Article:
Sex Conversations and Culture at Menlo: Package Cover

This package is an extension of the center spread topic in the most March 2021 edition of The Coat of Arms (47.4), which covers sex conversations, education and culture at Menlo. The package includes the stories published in the 47.4 print edition and one online-exclusive piece about Menlo’s revamped sexual health workshop program. The Coat of Arms thanks our interviewees for offering their perspectives to this package, and we urge our readers to respect the anonymity of those who opted to keep their identity out of these stories.


Menlo Makes Changes to Sex Ed Curriculum

Staff Writer Abigail Becker takes a deep dive into the changes Menlo is making in the sexual education (sex ed) curriculum. Becker details the new model for the program for 2020-2021 school year and going forward and how it will be incorporated in both class meetings and workshops. She spoke with former Menlo Dean of Student Life Programs Cathy Chen and current Upper School Counselor Jake Fauver about the direction Menlo in which hopes to take this sex ed curriculum. “[I find it more] effective if you revisit material [when] students are developmentally in a different place,” Fauver said.


Menlo to Implement Sexual Health Meetings Into All Grade Levels (ONLINE EXCLUSIVE)

Staff Writer Sophie Leupold interviews Upper School Counselor Jake Fauver and Sexual Health Advocate Roger Zamora about their involvement with and perspectives about the new sexual health workshop program so far. The counseling team decided to first start implementing the program for sophomores and seniors this year and selected certain faculty members to act as Sexual Health Advocates who facilitate meetings for the new program. During the first few meetings, according to Zamora, many students participated through the private chat feature on Zoom, sending questions and comments directly to their Sexual Health Advocates.


Students Talk Sex Ed At Menlo

With changes being made to the Menlo sex ed curriculum, Assistant Opinions Editor Penelope Stinson spoke to students abut their opinions of how it has been taught in the past and what they hope to see in future workshops. “The way [Chen] was answering pretty serious questions about consent and not wanting to upset your partner, I just felt like those weren’t handled well,” senior Addie Ahlstrom said. However sophomore Chris Liao, who received a revived model of sex ed in freshman rotation, felt that Fauver balanced lighthearted conversations and difficult issues extremely well.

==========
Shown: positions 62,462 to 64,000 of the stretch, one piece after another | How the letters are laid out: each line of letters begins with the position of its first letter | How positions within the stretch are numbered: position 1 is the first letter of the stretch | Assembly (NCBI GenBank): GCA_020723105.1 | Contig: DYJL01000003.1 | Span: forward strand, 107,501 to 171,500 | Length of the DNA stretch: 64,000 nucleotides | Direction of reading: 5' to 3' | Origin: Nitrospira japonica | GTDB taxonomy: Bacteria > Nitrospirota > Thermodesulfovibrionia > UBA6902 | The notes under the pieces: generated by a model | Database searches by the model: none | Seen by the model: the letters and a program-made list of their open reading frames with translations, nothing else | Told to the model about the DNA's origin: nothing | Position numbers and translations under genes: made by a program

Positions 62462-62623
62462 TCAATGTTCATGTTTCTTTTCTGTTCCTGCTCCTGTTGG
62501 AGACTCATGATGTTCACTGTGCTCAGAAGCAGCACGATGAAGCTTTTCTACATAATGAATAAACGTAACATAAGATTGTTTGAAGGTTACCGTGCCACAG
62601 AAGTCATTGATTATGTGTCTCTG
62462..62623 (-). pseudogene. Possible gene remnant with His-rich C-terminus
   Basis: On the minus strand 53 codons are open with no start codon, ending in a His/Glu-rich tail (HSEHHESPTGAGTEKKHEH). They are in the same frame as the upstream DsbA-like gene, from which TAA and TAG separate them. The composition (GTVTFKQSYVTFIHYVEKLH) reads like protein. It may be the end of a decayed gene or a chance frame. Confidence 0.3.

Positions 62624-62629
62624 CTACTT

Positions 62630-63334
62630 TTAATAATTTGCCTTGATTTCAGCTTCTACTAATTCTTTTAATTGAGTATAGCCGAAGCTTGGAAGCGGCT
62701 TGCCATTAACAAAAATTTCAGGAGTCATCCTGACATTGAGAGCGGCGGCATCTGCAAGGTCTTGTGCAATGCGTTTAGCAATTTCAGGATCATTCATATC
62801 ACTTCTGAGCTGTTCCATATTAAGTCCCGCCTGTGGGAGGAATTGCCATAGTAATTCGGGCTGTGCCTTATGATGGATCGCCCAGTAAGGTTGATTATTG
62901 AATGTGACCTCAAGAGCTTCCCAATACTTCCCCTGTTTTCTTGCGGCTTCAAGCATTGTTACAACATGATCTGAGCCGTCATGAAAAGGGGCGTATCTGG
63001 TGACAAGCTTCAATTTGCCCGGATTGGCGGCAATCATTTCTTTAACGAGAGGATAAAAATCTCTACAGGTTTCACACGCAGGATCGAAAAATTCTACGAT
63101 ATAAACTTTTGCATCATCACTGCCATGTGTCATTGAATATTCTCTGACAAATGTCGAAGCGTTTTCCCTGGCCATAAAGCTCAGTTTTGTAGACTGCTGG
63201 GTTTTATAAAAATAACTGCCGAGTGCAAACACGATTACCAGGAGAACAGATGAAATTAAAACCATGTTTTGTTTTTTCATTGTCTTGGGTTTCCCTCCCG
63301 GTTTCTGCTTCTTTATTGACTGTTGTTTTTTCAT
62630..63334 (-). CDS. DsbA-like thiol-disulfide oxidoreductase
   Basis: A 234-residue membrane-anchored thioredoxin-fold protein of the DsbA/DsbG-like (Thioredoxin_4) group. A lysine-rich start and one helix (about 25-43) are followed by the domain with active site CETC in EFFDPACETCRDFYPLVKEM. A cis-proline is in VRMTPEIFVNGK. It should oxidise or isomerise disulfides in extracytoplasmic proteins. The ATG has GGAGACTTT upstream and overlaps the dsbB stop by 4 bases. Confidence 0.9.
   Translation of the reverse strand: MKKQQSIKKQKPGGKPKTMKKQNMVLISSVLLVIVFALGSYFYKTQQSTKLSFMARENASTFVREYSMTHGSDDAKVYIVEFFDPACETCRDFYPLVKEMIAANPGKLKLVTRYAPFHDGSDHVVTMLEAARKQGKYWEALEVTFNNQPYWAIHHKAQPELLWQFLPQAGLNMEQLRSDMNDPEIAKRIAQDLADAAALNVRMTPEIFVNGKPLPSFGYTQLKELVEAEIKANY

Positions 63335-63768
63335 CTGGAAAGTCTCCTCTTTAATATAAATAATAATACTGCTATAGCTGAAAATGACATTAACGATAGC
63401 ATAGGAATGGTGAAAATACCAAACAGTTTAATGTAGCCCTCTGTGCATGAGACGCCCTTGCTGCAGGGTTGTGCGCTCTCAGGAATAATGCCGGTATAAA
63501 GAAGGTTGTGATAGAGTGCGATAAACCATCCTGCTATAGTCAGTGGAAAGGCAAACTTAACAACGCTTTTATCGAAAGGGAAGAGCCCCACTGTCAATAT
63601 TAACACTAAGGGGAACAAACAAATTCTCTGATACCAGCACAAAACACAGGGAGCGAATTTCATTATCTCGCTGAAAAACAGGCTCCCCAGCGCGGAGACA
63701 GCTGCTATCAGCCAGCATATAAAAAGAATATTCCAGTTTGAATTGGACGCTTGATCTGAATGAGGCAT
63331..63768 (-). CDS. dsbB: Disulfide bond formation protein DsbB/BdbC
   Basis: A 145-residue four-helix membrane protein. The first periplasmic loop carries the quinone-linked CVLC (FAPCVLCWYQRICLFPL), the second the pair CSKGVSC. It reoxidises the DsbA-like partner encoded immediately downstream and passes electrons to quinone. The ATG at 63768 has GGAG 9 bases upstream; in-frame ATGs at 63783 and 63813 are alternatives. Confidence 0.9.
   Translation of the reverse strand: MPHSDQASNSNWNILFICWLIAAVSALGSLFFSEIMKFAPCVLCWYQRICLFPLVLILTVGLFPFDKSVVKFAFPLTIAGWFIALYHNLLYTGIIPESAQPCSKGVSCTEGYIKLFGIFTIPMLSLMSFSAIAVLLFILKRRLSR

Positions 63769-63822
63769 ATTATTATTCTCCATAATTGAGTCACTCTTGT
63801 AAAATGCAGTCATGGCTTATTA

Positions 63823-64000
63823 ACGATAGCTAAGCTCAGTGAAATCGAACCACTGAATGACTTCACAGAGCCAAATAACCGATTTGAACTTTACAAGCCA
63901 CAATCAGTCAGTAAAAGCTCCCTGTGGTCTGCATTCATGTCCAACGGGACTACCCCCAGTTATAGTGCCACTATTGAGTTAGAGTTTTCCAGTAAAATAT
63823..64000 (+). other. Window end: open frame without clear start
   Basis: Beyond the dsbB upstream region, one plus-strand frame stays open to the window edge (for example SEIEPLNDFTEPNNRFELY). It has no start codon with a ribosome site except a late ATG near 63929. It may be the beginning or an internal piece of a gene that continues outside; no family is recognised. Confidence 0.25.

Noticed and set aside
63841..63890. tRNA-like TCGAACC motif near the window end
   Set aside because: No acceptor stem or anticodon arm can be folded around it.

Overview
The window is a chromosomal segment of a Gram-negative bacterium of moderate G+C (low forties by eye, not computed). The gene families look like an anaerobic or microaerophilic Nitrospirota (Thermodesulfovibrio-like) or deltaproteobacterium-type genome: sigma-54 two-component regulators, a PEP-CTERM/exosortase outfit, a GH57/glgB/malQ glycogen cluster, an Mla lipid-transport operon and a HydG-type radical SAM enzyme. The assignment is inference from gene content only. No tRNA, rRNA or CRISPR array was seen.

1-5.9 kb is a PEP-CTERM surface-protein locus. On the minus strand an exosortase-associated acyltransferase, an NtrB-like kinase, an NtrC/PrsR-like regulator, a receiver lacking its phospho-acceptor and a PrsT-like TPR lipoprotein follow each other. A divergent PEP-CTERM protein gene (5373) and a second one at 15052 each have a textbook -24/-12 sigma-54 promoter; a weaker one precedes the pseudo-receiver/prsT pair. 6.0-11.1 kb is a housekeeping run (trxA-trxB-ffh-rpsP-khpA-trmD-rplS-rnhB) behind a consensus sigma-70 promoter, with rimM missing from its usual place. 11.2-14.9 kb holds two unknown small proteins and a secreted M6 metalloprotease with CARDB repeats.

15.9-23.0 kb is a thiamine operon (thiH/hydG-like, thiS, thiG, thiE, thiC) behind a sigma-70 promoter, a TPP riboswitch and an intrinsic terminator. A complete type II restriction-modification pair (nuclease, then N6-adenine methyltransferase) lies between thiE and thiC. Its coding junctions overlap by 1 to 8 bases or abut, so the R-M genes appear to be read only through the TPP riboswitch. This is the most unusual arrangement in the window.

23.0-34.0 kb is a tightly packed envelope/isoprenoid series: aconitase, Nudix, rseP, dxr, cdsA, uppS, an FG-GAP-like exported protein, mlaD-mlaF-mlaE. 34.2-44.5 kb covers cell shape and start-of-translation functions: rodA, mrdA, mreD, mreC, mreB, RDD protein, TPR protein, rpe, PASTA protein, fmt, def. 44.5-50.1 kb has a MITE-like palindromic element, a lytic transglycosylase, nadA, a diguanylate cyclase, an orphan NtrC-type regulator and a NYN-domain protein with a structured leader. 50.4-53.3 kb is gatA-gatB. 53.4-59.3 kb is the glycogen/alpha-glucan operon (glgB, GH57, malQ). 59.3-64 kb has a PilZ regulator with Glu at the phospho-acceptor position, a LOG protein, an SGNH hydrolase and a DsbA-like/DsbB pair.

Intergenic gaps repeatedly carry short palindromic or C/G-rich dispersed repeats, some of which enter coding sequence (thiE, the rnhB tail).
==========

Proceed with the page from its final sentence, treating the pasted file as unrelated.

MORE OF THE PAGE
Expert and Teens Discuss Issues With Porn (FULL VERSION)

Spread Editor Tessa Frantz distinguishes that arguably the biggest difference between Generation Z and previous generations is the use of the internet and how unmonitored use of the internet comes with access to pornography. Frantz spoke with Kate Bedford, a sexual health expert and sex education teacher from Saint Francis High school, about gender roles in pornography and the unrealistic standards set by the porn community. “There is a huge number of kids getting an inaccurate, unloving view of sex, and that’s wrong,” Bedford said.   


Students Talk Contraceptive Use (FULL VERSION)

Female members of the Menlo community discuss the use of contraceptives as Assistant Spread Editor Riley Huddleston unpacks the stigma surrounding the use of birth control. She also had a conversation with Upper School Counselor Jake Fauver who feels that the sex ed program at Menlo has improved the information it provides about contraceptives, but it is still a work in progress. Huddleston writes about why often the stigma surrounding contraceptives is due to the fact many people associate it with having sex. “As I’ve had [the Annovera ring, a vaginal ring] throughout high school, it’s been a great thing because it stopped my period, and it’s a good practice to use it [to prevent pregnancy],” an anonymous junior girl said.


Sex Culture in Movies and TV Shows

Upper School students shared their perspectives on intimate scenes and unrealistic standards set in teen-centered shows with Assistant Opinions Editor Penelope Stinson. “I don’t think it’s normal — the one-night-stands and sexual stuff within friends of friends. It just gets to a point where it’s like, you’re just putting this in the show to talk about sex,” junior Meera Rajagopal said. Stinson also features Upper School Counselor Jake Fauver who describes his concern for the oversimplification of sex in current teenaged-based TV shows. Fauver shared that from his perspective, the depiction of sex scenes can be unhealthy as there is no dialogue and they eliminate much of the awkwardness that being intimate with somebody often entails.


Opinions Vary on Discussion of Sex and Hookup Culture in “Call Her Daddy” Podcast

Assistant Spread Editor Riley Huddleston spoke to members of the Menlo community who listen to the podcast “Call Her Daddy” to get their opinions on its discussion of sex and hookup culture. The student opinions represented throughout the story vary. “They actually do give really good advice,” senior Sabette Grieve said. Meanwhile, an anonymous sophomore girl feels the podcast is “entertaining […] but also kind of degrading.” Huddleston captured a wide variety of listeners who share their thoughts, opinions and critiques of “Call Her Daddy.”